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Pair charged on Philippine spying

U.S.: No indication of Arroyo government involvement

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Philippines
Federal Bureau of Investigation (FBI)
United States

NEW YORK (CNN) -- An FBI intelligence analyst and a former official with the Philippines National Police were ordered Monday to remain jailed on charges they passed classified U.S. information to current and former members of the Filipino government.

Leandro Aragoncillo, 46, a former U.S. Marine who has been working as an FBI intelligence analyst since July 2004, and Michael Aquino, 39, a Filipino citizen who was in the United States on an expired visa, appeared before U.S. Magistrate Patty Schwartz in federal court in Manhattan.

The two did not enter pleas during Monday's hearing. No bail was set, and the U.S. Attorney's office has asked for 10 days to assess Aquino's immigration status.

Both were arrested Saturday.

Leslie Wiser Jr., the FBI agent-in-charge, said it was "disheartening" to take into custody one of his own.

U.S. Attorney Christopher J. Christie told reporters that there was no information to indicate any possible terrorist activity. The Philippines government has been a major U.S. ally in the ongoing war on terror.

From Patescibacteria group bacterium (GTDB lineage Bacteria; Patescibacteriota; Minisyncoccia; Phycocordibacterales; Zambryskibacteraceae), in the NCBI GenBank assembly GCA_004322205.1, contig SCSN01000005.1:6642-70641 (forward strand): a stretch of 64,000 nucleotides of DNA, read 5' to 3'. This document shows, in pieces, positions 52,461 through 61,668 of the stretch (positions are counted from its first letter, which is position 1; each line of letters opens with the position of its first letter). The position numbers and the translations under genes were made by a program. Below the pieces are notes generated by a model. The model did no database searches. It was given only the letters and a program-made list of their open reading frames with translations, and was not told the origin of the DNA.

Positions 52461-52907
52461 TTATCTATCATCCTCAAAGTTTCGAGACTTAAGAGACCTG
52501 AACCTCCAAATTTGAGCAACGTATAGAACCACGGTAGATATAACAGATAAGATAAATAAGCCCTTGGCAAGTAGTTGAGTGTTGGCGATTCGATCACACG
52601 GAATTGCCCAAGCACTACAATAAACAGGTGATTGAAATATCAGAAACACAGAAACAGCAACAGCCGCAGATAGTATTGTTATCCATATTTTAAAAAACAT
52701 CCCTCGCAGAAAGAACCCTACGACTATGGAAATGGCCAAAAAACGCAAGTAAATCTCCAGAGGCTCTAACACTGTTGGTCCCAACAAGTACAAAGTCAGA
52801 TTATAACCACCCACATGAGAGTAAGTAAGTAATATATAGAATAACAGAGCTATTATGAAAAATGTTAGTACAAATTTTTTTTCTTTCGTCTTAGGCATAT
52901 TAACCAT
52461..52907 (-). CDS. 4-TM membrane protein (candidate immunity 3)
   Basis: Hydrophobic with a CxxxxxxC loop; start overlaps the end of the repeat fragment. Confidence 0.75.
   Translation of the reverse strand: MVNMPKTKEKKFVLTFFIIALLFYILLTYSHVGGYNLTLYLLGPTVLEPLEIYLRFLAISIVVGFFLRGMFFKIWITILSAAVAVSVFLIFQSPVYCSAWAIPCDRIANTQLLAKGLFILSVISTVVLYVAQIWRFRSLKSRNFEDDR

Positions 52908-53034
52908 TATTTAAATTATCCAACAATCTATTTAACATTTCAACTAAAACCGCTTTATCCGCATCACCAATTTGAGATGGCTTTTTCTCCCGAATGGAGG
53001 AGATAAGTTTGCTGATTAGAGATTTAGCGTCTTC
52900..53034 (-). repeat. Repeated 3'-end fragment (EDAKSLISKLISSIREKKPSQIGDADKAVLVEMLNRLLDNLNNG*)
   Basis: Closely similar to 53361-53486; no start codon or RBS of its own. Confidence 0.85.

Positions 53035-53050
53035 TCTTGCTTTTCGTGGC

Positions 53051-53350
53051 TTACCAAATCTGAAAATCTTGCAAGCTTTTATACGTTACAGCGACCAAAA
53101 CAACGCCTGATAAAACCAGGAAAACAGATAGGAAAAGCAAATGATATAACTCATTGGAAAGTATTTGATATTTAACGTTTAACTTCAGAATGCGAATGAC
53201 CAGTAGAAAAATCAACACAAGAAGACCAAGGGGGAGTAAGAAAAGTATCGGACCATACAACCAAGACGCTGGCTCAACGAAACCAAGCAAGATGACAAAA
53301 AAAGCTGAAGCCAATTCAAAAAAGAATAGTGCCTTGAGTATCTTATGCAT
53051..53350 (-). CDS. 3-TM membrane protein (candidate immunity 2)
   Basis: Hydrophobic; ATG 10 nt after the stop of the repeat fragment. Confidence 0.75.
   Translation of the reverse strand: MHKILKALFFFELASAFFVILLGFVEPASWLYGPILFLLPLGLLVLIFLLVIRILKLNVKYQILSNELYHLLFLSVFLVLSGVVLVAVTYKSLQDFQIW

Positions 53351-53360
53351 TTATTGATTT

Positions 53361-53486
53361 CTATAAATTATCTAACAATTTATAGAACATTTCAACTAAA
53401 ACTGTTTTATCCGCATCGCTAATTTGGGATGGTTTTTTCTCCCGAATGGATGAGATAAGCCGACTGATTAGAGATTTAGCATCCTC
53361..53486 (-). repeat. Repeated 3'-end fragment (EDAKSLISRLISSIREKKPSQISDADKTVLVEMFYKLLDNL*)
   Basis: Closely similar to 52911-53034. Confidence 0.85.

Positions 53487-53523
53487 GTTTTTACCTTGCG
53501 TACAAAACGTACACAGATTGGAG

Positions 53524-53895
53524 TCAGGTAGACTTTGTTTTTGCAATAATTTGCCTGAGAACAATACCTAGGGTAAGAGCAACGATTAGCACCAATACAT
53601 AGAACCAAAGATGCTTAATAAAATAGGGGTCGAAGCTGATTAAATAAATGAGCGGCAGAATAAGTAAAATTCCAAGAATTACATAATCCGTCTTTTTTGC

Christie also said there was no evidence that Philippine President Gloria Macapagal Arroyo nor "any member of her administration was involved in this."

According to a criminal complaint, Aragoncillo allegedly used an FBI database at the Fort Monmouth Information Technology Center to search, download and print classified documents concerning the Philippines.

Using Yahoo and Hotmail accounts, he allegedly sent e-mails -- often with classified documents attached -- to at least three people in the Philippines, including current and former government officials.

The complaint alleges that between May 1 and August 15 of this year, Aragoncillo either printed or downloaded 101 classified documents dealing with the Philippines, of which 37 were classified at the "secret" level.

Aquino, who once served as a deputy director of the Philippines National Police, is also accused of passing classified information on to Filipino officials.

Both defendants are charged with one count of conspiracy and one count of acting as an unregistered agent subject to the direction of a foreign official.

If found guilty, the conspiracy charge carries a maximum sentence of five years in prison and a fine of $250,000, while the other charge carries a maximum of 10 years in prison and a fine of $250,000.

Aragoncillo also is charged with one count of unauthorized use of a government computer to obtain and transmit classified information to people not entitled to receive the information. That charge carries a maximum of 10 years in prison and a $250,000 fine.

Michael Aquino is not related to former Philippine President Corazon Aquino, officials said.

From CNN Producer Kevin Huffman

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